Total cholesterol (g per L) 1.93±0.34 2.13±0.93 0.25
HDL-C (g per L) 0.40±0.14 0.42±0.10 0.22
LDL-C (g per L) 1.15±0.20 1.23±0.24 0.46
Resting energy expenditure (kcal per day) 1,907±194 1,908±206 0.98

Other Findings

  • Body weight and body mass index (BMI) were not significantly different at the end of the study
  • There were no significant differences between fiber and control treatments in terms of insulin, glucose, triglycerides or HDL cholesterol
  • At the end of the fiber treatment, the fasting endogenous glucose turnover (7.9±1.3μumol per kg) was significantly decreased compared with the control treatment (8.6±1.6 μumol per kg, P=0.03).
Author Conclusion:

The authors concluded chronic acetogenic soluble and readily fermentable fiber intake is associated with a reduction in the fasting endogenous glucose turnover. 

Funding Source:
Nestle Research Centre
Food Company:
Reviewer Comments:
  • Relatively small sample size and only men were studied
  • Dietary interventions were only five weeks long.
Quality Criteria Checklist: Primary Research
Relevance Questions
  1. Would implementing the studied intervention or procedure (if found successful) result in improved outcomes for the patients/clients/population group? (Not Applicable for some epidemiological studies) Yes
  2. Did the authors study an outcome (dependent variable) or topic that the patients/clients/population group would care about? Yes
  3. Is the focus of the intervention or procedure (independent variable) or topic of study a common issue of concern to dieteticspractice? Yes
  4. Is the intervention or procedure feasible? (NA for some epidemiological studies) Yes
Validity Questions
1. Was the research question clearly stated? Yes
  1.1. Was (were) the specific intervention(s) or procedure(s) [independent variable(s)] identified? Yes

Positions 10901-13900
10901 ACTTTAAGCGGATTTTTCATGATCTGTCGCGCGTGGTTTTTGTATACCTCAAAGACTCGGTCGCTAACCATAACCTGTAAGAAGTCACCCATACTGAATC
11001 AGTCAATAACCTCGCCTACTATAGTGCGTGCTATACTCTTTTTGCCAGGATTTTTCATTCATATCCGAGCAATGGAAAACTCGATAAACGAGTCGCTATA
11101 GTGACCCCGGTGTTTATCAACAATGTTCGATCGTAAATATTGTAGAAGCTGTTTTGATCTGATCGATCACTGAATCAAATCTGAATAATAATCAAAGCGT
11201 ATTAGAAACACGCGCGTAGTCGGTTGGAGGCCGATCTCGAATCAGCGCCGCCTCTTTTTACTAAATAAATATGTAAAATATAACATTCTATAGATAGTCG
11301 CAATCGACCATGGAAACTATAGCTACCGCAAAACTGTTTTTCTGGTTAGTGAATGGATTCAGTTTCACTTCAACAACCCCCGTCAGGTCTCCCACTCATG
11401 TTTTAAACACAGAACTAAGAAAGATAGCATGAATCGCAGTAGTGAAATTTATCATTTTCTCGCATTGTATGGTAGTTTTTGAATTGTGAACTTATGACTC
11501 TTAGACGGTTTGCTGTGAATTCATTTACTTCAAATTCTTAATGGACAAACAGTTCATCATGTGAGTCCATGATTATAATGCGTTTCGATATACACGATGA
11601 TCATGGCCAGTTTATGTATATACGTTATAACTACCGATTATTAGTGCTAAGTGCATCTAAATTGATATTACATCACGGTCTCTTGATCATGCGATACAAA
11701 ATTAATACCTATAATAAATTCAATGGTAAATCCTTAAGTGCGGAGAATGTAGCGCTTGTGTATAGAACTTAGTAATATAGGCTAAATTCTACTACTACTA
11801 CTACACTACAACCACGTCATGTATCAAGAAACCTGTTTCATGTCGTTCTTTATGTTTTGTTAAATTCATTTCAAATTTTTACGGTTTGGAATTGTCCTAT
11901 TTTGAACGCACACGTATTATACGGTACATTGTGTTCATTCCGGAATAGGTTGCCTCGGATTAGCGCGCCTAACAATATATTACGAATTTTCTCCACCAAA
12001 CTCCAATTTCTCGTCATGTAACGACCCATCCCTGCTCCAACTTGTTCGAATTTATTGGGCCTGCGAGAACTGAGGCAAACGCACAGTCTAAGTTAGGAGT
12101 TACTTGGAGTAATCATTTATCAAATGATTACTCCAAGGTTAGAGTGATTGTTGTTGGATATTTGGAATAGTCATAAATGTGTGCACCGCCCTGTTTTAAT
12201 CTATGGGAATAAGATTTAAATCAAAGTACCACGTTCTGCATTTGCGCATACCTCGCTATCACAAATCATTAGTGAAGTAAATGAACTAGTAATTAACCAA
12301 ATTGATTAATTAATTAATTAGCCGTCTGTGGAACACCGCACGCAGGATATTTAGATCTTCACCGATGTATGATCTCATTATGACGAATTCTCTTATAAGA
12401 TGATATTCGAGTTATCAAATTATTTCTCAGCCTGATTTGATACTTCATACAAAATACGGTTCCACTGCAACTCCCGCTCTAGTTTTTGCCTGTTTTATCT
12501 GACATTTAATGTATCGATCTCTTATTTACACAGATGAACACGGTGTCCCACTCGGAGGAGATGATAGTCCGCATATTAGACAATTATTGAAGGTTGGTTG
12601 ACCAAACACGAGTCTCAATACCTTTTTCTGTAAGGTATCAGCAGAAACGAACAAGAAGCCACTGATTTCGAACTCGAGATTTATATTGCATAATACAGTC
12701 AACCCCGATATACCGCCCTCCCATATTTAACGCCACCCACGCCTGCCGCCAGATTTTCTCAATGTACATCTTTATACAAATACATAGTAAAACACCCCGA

1.2. Was (were) the outcome(s) [dependent variable(s)] clearly indicated? Yes
  1.3. Were the target population and setting specified? Yes
2. Was the selection of study subjects/patients free from bias? ???
  2.1. Were inclusion/exclusion criteria specified (e.g., risk, point in disease progression, diagnostic or prognosis criteria), and with sufficient detail and without omitting criteria critical to the study? Yes
  2.2. Were criteria applied equally to all study groups? Yes
  2.3. Were health, demographics, and other characteristics of subjects described? No
  2.4. Were the subjects/patients a representative sample of the relevant population? ???
3. Were study groups comparable? Yes
  3.1. Was the method of assigning subjects/patients to groups described and unbiased? (Method of randomization identified if RCT) Yes
  3.2. Were distribution of disease status, prognostic factors, and other factors (e.g., demographics) similar across study groups at baseline? Yes
  3.3. Were concurrent controls or comparisons used? (Concurrent preferred over historical control or comparison groups.) Yes
  3.4. If cohort study or cross-sectional study, were groups comparable on important confounding factors and/or were preexisting differences accounted for by using appropriate adjustments in statistical analysis? N/A
  3.5. If case control study, were potential confounding factors comparable for cases and controls? (If case series or trial with subjects serving as own control, this criterion is not applicable.) N/A
  3.6. If diagnostic test, was there an independent blind comparison with an appropriate reference standard (e.g., "gold standard")? N/A
4. Was method of handling withdrawals described? No
  4.1. Were follow-up methods described and the same for all groups? Yes
  4.2. Was the number, characteristics of withdrawals (i.e., dropouts, lost to follow up, attrition rate) and/or response rate (cross-sectional studies) described for each group? (Follow up goal for a strong study is 80%.) No